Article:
An Island for Itself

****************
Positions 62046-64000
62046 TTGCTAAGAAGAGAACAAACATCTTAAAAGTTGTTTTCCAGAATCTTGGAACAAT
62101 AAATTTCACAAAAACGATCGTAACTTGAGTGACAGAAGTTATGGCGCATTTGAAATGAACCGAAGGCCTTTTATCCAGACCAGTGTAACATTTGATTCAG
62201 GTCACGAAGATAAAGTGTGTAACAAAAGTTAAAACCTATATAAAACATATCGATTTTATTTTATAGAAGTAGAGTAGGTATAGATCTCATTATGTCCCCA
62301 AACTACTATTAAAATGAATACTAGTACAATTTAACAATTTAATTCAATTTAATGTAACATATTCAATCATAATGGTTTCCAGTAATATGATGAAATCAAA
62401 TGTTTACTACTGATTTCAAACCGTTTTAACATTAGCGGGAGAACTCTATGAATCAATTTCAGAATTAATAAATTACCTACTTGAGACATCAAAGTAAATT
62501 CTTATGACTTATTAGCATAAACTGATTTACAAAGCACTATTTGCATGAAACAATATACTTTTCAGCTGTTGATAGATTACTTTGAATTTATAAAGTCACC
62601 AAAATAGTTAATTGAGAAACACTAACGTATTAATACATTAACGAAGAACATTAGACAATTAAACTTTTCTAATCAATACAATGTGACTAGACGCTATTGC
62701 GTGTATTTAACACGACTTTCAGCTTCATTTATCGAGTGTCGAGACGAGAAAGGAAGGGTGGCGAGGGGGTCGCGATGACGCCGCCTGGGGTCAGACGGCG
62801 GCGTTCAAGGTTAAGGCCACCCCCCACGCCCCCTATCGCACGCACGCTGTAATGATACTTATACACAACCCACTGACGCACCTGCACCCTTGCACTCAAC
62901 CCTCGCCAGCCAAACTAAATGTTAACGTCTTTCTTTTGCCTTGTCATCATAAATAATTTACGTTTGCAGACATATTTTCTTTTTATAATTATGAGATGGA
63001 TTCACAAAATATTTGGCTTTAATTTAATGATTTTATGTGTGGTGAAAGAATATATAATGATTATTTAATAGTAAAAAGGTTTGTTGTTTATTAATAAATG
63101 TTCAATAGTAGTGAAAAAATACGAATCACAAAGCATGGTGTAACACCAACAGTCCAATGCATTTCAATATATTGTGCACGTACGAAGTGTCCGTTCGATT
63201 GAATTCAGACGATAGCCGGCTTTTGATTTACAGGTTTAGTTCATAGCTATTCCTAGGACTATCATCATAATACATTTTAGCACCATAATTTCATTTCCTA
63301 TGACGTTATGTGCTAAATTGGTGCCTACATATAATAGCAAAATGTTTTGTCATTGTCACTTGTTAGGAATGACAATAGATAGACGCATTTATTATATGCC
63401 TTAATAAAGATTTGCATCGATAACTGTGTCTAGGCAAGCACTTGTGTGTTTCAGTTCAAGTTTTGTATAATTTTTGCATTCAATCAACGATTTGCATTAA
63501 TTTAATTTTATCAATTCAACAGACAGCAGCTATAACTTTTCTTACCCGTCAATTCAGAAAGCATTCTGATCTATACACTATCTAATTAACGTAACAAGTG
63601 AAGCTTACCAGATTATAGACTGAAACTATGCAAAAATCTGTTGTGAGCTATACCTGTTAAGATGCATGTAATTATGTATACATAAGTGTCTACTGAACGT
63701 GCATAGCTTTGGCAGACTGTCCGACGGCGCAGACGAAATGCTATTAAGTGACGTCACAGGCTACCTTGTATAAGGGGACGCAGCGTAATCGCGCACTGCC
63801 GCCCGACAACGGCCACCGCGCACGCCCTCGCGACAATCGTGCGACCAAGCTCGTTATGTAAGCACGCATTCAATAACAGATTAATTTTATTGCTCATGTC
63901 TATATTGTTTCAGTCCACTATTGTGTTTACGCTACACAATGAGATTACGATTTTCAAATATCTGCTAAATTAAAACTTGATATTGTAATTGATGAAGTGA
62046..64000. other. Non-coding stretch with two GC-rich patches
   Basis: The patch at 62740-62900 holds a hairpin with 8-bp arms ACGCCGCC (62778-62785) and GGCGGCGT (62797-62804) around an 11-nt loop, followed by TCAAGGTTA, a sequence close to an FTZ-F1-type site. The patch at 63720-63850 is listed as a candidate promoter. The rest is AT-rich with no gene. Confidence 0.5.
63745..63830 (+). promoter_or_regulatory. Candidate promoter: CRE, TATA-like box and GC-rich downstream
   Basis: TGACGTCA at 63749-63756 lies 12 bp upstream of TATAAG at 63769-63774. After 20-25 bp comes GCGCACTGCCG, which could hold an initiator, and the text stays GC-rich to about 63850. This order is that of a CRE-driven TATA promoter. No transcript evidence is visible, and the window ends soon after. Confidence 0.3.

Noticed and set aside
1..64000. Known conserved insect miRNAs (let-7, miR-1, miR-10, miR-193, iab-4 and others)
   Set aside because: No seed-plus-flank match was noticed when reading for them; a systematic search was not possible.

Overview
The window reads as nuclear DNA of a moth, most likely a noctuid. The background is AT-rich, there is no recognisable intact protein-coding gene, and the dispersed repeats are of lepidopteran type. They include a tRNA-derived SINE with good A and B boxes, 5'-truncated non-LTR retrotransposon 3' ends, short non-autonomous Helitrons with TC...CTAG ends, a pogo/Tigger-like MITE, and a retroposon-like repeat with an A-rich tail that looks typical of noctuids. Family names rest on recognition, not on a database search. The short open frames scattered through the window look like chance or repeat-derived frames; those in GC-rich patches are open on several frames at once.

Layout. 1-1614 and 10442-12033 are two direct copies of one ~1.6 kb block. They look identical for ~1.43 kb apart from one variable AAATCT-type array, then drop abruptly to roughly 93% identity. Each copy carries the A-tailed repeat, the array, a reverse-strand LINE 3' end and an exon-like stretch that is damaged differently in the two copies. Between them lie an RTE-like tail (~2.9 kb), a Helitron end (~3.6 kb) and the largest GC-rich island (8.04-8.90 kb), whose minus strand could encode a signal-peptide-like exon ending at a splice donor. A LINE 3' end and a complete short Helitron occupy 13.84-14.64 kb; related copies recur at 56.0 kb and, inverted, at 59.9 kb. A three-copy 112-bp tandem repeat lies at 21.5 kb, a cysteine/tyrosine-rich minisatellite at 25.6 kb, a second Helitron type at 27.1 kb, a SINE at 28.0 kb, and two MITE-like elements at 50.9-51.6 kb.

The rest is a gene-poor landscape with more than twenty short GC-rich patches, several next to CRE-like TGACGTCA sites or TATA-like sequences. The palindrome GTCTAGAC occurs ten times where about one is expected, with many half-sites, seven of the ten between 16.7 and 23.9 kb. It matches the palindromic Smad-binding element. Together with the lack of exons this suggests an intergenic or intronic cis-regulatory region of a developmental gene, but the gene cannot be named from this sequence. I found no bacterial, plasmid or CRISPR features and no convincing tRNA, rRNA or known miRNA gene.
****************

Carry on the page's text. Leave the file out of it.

This study of late medieval Sicily develops a critique of theories of dependence through trade, and a new interpretation of the late medieval economy. It thus addresses current debates on the origins of modern Italian economic dualism, and on the transition from feudalism to capitalism in early modern Europe. Dr Epstein argues that economic development during this period was shaped largely by regional political and institutional structures which regulated access to markets. Following the Black Death, many institutional and social constraints on commercialization were relaxed throughout western Europe as a result of social conflict and demographic change. Peasants became more commercialized; economic growth occurred through regional integration and specialization. The Sicilian economy also expanded and became increasingly export-oriented. although only a small proportion of its output was shipped abroad before 1500. Late medieval Sicily is thus shown to have been neither underdeveloped nor dependent on foreign manufactures and trade.